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Why Banks Can’t Risk Manual Marketing Compliance in Today’s Regulatory Environment

May 29, 2024
Why Banks Can’t Risk Manual Marketing Compliance in Today’s Regulatory Environment

This article was originally published May 13, 2024 on Banking Dive

The tech explosion of the past decade has completely changed the digital financial services landscape, accelerating the dissemination of marketing content and triggering new levels of regulatory scrutiny for banks. The rapid shift has made staying ahead of these complex changes increasingly difficult, particularly for those in charge of marketing compliance.

New rules and heightened consumer protection oversight from federal regulatory agencies, such as the FTC, OCC, FDIC and CFPB, create significant challenges for already stretched marketing and compliance teams. 

While still pending, the CFPB’s contested late fee rule could require all major credit card issuers to update their marketing materials, disclosures and Schumer boxes to reflect these changes. Also of note, the FDIC finalized its updated advertisement rule to clarify insurance disclosure requirements across all banking channels—including digital websites, landing pages and mobile applications—that banks must now comply with.

In today’s rapidly shifting tech and regulatory environment, banks can no longer afford to rely on manual processes to review, monitor and document marketing campaign changes. Embracing proactive marketing compliance technology as an efficient and comprehensive first-line of defense solution to solve these pain points is a top priority for astute banks.

The Manual State of Marketing Compliance

Most banks use an omni-channel marketing approach, utilizing channels like the web, social media, emails and direct mail to market to consumers. Compliance can often lag behind in their processes to ensure omni-channel oversight across those same channels.   

Efficiently ensuring regulatory and brand compliance across all marketing is table stakes for banks to support and scale growth and partnerships.

Yet, research indicates that 48% of organizations monitor their marketing materials only monthly, quarterly or yearly. On top of that, most organizations are using multiple marketing channels, but 43% say they lack complete monitoring across all of these channels, leaving the door open to unmitigated risk.  

The Marketing Compliance Technology Standard

An analysis of recent marketing compliance and enforcement actions shows the financial impact and consumer harm from non-compliance. In Q1 alone, federal and state regulators finalized 17 enforcement actions against consumer finance companies, totaling over $59.6 million in monetary fines, with the largest fine being $19 million for deceptive practices.

Key enforcement action themes include a focus on UDAAP and dark patterns, specifically regarding misleading “free” and “instant” offers on marketing materials. 

The FTC has taken enforcement actions against three companies that made false claims about their products or services being “free” or “instant.” Similarly, the CFPB published a circular that highlighted deceptive marketing practices involving terms like “free” or “no fees.”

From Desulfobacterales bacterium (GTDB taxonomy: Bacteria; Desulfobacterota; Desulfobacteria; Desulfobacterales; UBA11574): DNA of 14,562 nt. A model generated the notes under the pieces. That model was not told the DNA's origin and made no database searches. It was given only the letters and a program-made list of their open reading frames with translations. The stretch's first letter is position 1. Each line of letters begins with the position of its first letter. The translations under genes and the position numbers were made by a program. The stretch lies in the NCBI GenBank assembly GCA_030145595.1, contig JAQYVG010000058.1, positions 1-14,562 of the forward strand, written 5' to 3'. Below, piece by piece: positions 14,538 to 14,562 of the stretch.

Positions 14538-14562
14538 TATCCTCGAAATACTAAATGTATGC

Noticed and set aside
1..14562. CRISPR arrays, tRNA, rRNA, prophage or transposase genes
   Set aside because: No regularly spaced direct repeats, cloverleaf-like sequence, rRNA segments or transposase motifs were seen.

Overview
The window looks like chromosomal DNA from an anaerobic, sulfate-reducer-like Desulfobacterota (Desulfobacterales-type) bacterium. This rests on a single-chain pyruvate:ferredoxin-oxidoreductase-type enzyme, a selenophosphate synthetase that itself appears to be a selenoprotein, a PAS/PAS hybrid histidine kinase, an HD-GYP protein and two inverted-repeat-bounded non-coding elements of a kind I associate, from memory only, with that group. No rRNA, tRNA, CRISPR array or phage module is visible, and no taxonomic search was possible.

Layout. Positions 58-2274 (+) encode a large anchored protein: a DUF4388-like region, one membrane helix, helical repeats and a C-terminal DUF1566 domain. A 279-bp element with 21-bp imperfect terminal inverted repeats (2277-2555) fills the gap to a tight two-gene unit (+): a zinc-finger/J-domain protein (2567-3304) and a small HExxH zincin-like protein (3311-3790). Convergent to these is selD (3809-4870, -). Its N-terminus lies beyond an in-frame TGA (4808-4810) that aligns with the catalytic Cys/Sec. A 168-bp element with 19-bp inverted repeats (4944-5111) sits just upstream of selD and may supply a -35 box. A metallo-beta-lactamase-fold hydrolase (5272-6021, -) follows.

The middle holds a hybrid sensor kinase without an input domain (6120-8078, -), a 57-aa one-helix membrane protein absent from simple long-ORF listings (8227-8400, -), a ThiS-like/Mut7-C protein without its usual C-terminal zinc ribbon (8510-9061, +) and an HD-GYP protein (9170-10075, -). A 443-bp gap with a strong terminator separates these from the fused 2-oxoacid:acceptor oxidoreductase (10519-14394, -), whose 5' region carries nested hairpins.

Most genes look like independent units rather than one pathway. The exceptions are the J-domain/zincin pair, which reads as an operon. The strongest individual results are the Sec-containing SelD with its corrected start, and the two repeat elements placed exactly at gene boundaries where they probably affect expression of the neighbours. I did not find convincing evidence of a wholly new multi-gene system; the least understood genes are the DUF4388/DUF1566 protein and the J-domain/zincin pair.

As banks’ compliance needs are increasing, so is the internal pressure to do more with less to maintain budgets under already tight margins. Bank partnerships have come under intense scrutiny lately, and having tools to manage comprehensive compliance and efficient oversight of these partners has become vital.

Automating marketing compliance levels the playing field, helping banks proactively oversee their fintech partners by removing the heavy human toll of painstakingly finding and analyzing each piece of marketing material.

Organizations that utilize compliance monitoring technology for that oversight have seen significant results. One bank reduced its document compliance review time by 90%, allowing materials to be reviewed, approved and live within just 24 hours. Another bank was able to gain complete compliance oversight of their 200+ fintech partners across the web and social media.

A Prime Case for Automated Marketing Compliance: Prime Rate Changes

One of the more challenging tasks for a bank marketing team is reacting to rate changes or new regulatory rules when they arise like the CFPB’s $8 late fee rule

Events like those can require updates to APRs, fees, images, disclosures and more, often within a short time frame. This means that marketing managers typically must manually find, review, approve and monitor all assets across all channels, including partners and their affiliates—a tough job for a human but a perfect use case for what marketing compliance technology does efficiently and comprehensively.

During the last rate change, one bank was able to identify and update outdated interest rates across partners within just 48 hours—a feat that wouldn’t have been possible without compliance technology.  

Staying Ahead of Bank Marketing Compliance Risk

The ability to adapt as a bank’s risk thresholds change or their partners’ needs evolve is critical to a bank’s growth potential. Using marketing compliance technology to ensure the first line of defense is fortified, agile and able to identify and remediate noncompliance issues quickly before they have the chance to become more chronic is the way banks will stay ahead of the digital evolution.

“The case for bank marketing compliance automation is a win-win for banks looking to establish nimble compliance programs that proactively protect their organizations, their partners and their trust with customers,” says Paul Wilmore, PerformLine COO.    

PerformLine helps banks transform manual review to AI-powered marketing compliance oversight across consumer channels for comprehensive coverage, compliant growth and total efficiency.

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